Hearing a Healthy Garden

By: Richard G Turner Jr

Richard G Turner Jr is the editor emeritus of Pacific Horticulture. After receiving degrees in architecture and landscape architecture from…

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A hybrid monkeyflower (Mimulus) in a container at Venzano. Author’s photograph

A hybrid monkeyflower (Mimulus) in a container at Venzano. Author’s photograph

We arrived for a week’s stay at Venzano just past sunset following an eight-hour drive from Provence. It was too late to see the garden that evening, but we all gathered in the garden the following morning for breakfast. Sunlight warmed the stone walls and terraces and, soon, the California poppies and blue flax opened and welcomed an array of insect visitors.

After such a long drive, it felt good to relax in the garden for most of the day. With increasing warmth, the garden came alive with the sounds of buzzing bees in countless shapes and sizes, of scurrying lizards iridescent in the bright light, and of swallows swirling and whistling overhead. Smaller birds, mostly sparrows, chirped nervously in the shrubbery and bay hedges. Distant cuckoos kept rhythmic time to an unseen clock.

That evening brought new sounds to the garden. An old stone horse trough, now used as a water-lily pool, proved home to a chorus of small frogs, whose coarse croaking echoed through the courtyard. Below the garden, a cattail-edged pond was even noisier, with at least three species of frogs in springtime pursuit of the perfect mate.

As darkness closed in on our hilltop paradise, moths took over the task of pollinating salvias and other flowers in the garden. Among the many species flitting about were the hummingbird-like sphynx moths, announcing their dark presence with a characteristic—and misleading—hum. Bats swooped erratically overhead in search of a few early-season mosquitoes. Nightingales sang the night away, their repetitious but melodic notes reminding us of mockingbirds on the West Coast.

We learned on our first visit to Venzano two years ago (see Pacific Horticulture, January ’02, page one) that this wonderfully contemporary, mediterranean garden in Tuscany was not irrigated. With the exception of new plantings, the garden survives almost solely on natural rainfall and experiences a distinct dormant season through the long hot summer. In conversations with Don and Lindsay, the garden’s proprietors, we now learned that the garden was, admirably, chemical-free. Only an occasional outbreak of red spiders (spider mites) generates any use of pesticides; the occasional nibbling of leaves and petals is accepted as an integral part of this natural approach to garden maintenance.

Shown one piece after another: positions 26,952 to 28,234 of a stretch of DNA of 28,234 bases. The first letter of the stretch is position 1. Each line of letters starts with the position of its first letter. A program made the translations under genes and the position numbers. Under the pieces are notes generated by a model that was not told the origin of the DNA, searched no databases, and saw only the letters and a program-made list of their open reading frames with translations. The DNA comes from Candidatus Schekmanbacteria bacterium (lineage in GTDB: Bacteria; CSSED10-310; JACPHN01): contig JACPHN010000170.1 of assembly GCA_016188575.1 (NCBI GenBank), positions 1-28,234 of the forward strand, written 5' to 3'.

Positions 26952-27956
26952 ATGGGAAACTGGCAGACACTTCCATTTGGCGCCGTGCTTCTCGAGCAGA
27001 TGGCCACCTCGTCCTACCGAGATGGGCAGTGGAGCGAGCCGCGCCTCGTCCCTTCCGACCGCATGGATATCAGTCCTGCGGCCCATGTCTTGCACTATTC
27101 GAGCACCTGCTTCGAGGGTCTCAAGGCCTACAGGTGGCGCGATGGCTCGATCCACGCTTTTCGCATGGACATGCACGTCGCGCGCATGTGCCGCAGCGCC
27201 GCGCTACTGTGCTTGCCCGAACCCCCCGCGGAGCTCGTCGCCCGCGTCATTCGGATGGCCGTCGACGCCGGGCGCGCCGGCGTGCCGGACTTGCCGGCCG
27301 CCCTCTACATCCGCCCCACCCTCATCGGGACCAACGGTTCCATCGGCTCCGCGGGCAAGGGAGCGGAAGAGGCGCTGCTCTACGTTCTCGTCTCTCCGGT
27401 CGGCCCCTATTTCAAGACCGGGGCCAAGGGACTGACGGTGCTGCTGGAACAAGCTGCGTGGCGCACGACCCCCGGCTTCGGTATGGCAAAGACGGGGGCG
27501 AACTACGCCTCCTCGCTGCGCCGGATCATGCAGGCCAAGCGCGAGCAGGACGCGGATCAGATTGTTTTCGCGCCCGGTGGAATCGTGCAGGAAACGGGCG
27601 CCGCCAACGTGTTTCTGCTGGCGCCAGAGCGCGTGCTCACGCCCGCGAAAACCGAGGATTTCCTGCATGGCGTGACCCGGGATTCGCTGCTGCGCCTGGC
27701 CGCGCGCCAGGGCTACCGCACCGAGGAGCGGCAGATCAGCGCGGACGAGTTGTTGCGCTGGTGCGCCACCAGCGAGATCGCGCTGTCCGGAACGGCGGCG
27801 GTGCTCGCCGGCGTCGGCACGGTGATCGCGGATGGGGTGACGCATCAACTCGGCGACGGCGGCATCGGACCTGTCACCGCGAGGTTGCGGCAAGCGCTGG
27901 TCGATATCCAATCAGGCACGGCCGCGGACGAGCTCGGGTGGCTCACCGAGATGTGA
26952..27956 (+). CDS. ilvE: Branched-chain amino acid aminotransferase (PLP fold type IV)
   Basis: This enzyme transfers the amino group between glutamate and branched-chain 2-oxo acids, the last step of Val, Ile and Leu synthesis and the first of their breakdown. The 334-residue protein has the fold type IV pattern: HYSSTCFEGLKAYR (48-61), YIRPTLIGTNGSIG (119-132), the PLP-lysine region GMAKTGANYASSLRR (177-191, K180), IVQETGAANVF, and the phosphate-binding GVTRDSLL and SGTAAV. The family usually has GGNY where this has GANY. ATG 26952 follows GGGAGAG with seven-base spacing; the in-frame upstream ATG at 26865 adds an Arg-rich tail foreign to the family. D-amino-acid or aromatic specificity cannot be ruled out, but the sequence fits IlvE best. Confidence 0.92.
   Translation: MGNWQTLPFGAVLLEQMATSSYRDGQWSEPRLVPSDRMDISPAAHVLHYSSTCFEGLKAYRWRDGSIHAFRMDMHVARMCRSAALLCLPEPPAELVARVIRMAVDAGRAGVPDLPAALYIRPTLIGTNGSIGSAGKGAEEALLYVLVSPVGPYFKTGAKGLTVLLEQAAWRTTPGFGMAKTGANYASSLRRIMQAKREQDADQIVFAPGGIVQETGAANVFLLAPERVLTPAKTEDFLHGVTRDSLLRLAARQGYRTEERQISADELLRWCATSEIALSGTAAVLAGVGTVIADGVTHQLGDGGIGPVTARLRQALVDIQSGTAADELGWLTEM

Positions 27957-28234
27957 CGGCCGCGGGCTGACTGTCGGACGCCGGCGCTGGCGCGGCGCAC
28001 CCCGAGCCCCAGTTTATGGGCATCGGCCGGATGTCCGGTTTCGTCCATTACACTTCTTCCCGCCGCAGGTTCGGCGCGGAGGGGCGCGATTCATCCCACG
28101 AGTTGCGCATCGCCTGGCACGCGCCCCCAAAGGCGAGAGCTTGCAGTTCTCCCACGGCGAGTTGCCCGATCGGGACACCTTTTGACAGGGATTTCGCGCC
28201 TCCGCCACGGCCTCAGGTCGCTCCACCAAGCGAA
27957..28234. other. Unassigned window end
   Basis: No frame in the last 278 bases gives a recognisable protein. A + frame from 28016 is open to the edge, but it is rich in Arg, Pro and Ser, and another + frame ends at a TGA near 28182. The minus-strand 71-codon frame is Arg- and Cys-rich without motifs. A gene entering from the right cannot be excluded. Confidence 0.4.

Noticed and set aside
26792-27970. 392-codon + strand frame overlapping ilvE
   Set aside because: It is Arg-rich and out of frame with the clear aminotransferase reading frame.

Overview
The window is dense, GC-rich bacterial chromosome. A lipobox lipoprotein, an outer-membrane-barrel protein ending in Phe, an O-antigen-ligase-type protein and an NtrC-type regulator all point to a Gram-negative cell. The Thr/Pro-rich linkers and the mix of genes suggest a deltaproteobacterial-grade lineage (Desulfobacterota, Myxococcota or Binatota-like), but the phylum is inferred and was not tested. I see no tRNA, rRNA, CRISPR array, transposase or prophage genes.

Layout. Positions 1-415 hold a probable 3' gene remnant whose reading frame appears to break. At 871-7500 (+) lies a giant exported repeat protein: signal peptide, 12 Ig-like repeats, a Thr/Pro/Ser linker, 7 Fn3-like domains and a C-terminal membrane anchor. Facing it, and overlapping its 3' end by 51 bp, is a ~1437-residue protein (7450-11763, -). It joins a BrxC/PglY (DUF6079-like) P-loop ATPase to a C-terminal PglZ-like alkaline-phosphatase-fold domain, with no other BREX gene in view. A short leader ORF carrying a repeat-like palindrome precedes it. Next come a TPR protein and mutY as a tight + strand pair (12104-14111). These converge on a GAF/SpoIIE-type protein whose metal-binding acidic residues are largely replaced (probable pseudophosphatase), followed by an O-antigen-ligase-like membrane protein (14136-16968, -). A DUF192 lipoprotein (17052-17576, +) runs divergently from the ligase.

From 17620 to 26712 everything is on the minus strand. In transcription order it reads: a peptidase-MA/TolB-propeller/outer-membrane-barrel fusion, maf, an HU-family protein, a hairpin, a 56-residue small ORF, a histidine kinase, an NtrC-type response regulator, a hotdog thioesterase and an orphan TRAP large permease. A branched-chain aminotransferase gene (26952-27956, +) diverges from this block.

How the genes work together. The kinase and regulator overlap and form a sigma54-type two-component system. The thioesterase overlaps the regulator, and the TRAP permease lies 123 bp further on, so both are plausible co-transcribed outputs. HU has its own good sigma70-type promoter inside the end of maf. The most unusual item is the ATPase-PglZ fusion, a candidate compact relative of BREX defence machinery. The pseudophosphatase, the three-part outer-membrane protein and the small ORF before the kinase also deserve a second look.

It struck us, then, that what we had heard on our first day in the garden were the sounds of a healthy garden, alive with wildlife of all sorts going about their daily routines—and keeping pests in check. Perhaps these aural pleasures are the measure of a healthy, earth-friendly garden.

But Venzano is in a rural area of Italy, miles from any semblance of a city. What about the urban garden, surrounded by concrete, steel, brick, and glass with little connection to the natural landscape? I thought back to San Francisco’s Noe Valley, where my own small garden has been chemical-free for two decades. The garden is abuzz with bees throughout the year, birdsong fills the air daily (and sometimes nightly, though not from nightingales), and butterflies add movement and color to the plantings. Raccoons cavort on the roof and along the fence each night, and a skunk periodically waddles through in search of insects and grubs. Were the neighborhood slightly warmer, I’m certain that lizards would be scurrying about just as they did at Venzano.

One of the reasons I enjoy gardening is the contact it allows with nature and her diverse creatures, even in the most urban of situations. I’m perfectly willing to tolerate the few chewed leaves and less-than-perfect blossoms, which may result from avoiding chemical pesticides, in favor of the delightful sounds of wildlife in a healthy garden.

RGT